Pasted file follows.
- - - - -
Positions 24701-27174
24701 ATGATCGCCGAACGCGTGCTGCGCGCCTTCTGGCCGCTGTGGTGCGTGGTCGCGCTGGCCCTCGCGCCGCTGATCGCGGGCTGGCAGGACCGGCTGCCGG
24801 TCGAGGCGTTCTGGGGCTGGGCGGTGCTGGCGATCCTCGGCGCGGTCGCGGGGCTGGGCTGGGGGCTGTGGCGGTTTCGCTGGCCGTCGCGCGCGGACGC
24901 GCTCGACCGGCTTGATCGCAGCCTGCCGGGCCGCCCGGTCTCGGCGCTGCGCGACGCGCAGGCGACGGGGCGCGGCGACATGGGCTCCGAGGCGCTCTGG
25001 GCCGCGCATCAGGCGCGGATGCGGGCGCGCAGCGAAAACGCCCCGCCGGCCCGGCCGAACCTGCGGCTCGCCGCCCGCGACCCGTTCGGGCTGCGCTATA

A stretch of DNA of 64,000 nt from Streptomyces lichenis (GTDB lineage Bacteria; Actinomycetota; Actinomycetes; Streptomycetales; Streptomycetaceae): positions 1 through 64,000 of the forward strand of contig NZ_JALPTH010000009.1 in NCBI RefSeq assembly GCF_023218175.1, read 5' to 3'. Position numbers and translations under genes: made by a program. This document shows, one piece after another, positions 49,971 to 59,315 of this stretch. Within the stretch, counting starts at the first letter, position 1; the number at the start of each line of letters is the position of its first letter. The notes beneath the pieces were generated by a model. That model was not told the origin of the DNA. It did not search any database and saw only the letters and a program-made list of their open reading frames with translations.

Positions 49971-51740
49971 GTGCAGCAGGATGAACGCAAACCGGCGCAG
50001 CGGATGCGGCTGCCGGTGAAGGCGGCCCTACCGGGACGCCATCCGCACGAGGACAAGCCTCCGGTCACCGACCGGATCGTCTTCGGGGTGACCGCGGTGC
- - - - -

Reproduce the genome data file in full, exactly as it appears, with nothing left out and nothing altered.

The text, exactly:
Positions 24701-27174
24701 ATGATCGCCGAACGCGTGCTGCGCGCCTTCTGGCCGCTGTGGTGCGTGGTCGCGCTGGCCCTCGCGCCGCTGATCGCGGGCTGGCAGGACCGGCTGCCGG
24801 TCGAGGCGTTCTGGGGCTGGGCGGTGCTGGCGATCCTCGGCGCGGTCGCGGGGCTGGGCTGGGGGCTGTGGCGGTTTCGCTGGCCGTCGCGCGCGGACGC
24901 GCTCGACCGGCTTGATCGCAGCCTGCCGGGCCGCCCGGTCTCGGCGCTGCGCGACGCGCAGGCGACGGGGCGCGGCGACATGGGCTCCGAGGCGCTCTGG
25001 GCCGCGCATCAGGCGCGGATGCGGGCGCGCAGCGAAAACGCCCCGCCGGCCCGGCCGAACCTGCGGCTCGCCGCCCGCGACCCGTTCGGGCTGCGCTATA

A stretch of DNA of 64,000 nt from Streptomyces lichenis (GTDB lineage Bacteria; Actinomycetota; Actinomycetes; Streptomycetales; Streptomycetaceae): positions 1 through 64,000 of the forward strand of contig NZ_JALPTH010000009.1 in NCBI RefSeq assembly GCF_023218175.1, read 5' to 3'. Position numbers and translations under genes: made by a program. This document shows, one piece after another, positions 49,971 to 59,315 of this stretch. Within the stretch, counting starts at the first letter, position 1; the number at the start of each line of letters is the position of its first letter. The notes beneath the pieces were generated by a model. That model was not told the origin of the DNA. It did not search any database and saw only the letters and a program-made list of their open reading frames with translations.

Positions 49971-51740
49971 GTGCAGCAGGATGAACGCAAACCGGCGCAG
50001 CGGATGCGGCTGCCGGTGAAGGCGGCCCTACCGGGACGCCATCCGCACGAGGACAAGCCTCCGGTCACCGACCGGATCGTCTTCGGGGTGACCGCGGTGC